Gear minimalism resolves around a concept called limitation creativity, it states that humans create better when they are limited in some way. Try going out in the streets with just one fixed lens and be amazed at the magic. That is one of the reasons the Ricoh GRDs are so effective, you force yourself to the 28mm. I personally can't stand zooms, and if one is handed to me, I just use one focal length and forget it. It is a huge paradox that is best illustrated by Rembrandt, my favorite example of limitation creativity: He only used a palette of 6 non primary colors for his work. 6 out of potentially infinite combinations of colors.

 

 

 

Be free

If you feel overwhelmed by your cameras and lenses, this is a good sign to sell some stuff. Gear minimalism gives you that zen state where you know you can do great things with the little that you have, and not feel handicapped at all. I always smile when I see photographers in the streets lugging 3 huge dslrs with zooms around their neck when I have my Epson RD1 with a 50 in hand and a Ricoh GRDIV in my pocket (Or just the GRD if I feel like it). I, along with many countless photographers can back up the statement that less is more, and the more you abide to this statement and love your cameras, the more you will love the craft. The less you have the more creative you will be, the more you love your camera the more willing you will be to learn and shoot, therefore improving.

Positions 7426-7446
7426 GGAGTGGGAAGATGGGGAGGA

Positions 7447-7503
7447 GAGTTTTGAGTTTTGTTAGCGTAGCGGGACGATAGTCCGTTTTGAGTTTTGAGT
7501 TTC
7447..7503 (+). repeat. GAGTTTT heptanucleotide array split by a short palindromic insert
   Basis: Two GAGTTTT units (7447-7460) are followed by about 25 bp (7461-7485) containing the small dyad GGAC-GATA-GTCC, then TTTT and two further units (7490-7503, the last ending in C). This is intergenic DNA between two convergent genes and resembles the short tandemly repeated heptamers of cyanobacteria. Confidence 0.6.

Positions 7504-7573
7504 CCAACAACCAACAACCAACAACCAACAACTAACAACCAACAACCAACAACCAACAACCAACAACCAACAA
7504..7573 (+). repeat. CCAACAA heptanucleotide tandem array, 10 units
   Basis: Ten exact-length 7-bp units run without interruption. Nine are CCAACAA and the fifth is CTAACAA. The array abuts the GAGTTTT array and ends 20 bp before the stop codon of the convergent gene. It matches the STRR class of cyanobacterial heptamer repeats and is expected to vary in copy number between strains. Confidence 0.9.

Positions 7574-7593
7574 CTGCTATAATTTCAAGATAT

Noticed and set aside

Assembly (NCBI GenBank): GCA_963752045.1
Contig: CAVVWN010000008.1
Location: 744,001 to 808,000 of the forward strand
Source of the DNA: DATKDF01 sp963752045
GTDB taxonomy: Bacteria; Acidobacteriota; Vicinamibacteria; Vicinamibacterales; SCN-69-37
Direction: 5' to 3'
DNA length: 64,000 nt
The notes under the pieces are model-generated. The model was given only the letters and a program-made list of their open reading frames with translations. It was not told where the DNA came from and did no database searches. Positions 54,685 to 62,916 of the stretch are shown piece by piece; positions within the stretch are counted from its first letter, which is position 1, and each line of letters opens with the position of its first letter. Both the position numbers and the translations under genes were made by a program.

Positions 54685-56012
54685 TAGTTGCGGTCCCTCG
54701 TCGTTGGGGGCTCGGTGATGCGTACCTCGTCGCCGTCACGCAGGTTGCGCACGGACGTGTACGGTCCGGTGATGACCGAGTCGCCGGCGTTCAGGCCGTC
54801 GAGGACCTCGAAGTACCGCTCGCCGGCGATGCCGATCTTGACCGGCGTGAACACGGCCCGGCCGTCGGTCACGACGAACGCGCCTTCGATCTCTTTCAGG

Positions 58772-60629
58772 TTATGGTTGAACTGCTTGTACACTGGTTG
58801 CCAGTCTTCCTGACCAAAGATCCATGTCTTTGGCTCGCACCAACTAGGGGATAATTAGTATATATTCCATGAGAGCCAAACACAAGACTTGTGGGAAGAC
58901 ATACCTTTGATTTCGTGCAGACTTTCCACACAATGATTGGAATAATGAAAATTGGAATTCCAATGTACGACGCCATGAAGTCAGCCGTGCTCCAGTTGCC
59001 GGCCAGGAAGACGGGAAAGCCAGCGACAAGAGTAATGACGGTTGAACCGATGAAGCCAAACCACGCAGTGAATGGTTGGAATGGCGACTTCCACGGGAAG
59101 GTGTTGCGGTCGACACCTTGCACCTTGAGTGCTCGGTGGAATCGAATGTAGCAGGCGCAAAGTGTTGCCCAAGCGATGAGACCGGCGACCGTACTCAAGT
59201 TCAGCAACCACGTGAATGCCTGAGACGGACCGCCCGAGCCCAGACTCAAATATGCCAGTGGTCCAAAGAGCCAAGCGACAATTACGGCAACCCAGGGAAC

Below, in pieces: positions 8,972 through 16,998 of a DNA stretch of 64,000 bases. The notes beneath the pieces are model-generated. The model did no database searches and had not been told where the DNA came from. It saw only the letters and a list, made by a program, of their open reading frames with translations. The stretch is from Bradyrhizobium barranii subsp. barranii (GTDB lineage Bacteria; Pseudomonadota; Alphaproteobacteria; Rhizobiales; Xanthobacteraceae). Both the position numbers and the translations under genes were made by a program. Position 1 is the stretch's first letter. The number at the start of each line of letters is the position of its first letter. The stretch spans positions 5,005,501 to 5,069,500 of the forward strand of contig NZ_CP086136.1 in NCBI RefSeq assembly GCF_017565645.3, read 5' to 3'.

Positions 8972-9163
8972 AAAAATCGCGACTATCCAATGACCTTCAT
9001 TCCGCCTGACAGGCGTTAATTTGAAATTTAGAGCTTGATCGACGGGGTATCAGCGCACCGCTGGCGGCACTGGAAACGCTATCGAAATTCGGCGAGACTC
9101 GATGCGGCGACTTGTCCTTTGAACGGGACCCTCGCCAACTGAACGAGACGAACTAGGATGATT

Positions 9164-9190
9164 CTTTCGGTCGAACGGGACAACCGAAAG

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12 thoughts on “Why I believe in photographic gear minimalism”

  1. The hardest part when you are starting as a hobbyist is knowing yourself. It took me several years to stop saying “I could do this or that” and realize both what I wanted to do, and what I’m capable of shooting.

    Great blog post, and thanks.